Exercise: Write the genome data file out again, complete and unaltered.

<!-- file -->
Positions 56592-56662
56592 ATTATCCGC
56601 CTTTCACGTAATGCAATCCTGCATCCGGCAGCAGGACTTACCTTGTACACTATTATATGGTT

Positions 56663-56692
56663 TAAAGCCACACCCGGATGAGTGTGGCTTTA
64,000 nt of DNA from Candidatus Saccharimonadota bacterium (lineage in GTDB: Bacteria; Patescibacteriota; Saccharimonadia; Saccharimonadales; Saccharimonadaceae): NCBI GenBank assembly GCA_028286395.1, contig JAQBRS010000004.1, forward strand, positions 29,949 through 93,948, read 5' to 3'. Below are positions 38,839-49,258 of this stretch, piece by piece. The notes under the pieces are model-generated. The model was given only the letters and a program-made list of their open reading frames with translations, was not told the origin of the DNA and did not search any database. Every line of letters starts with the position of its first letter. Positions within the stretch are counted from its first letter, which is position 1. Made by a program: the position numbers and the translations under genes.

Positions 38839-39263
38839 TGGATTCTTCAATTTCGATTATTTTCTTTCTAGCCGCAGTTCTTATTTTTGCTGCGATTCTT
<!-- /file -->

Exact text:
Positions 56592-56662
56592 ATTATCCGC
56601 CTTTCACGTAATGCAATCCTGCATCCGGCAGCAGGACTTACCTTGTACACTATTATATGGTT

Positions 56663-56692
56663 TAAAGCCACACCCGGATGAGTGTGGCTTTA
64,000 nt of DNA from Candidatus Saccharimonadota bacterium (lineage in GTDB: Bacteria; Patescibacteriota; Saccharimonadia; Saccharimonadales; Saccharimonadaceae): NCBI GenBank assembly GCA_028286395.1, contig JAQBRS010000004.1, forward strand, positions 29,949 through 93,948, read 5' to 3'. Below are positions 38,839-49,258 of this stretch, piece by piece. The notes under the pieces are model-generated. The model was given only the letters and a program-made list of their open reading frames with translations, was not told the origin of the DNA and did not search any database. Every line of letters starts with the position of its first letter. Positions within the stretch are counted from its first letter, which is position 1. Made by a program: the position numbers and the translations under genes.

Positions 38839-39263
38839 TGGATTCTTCAATTTCGATTATTTTCTTTCTAGCCGCAGTTCTTATTTTTGCTGCGATTCTT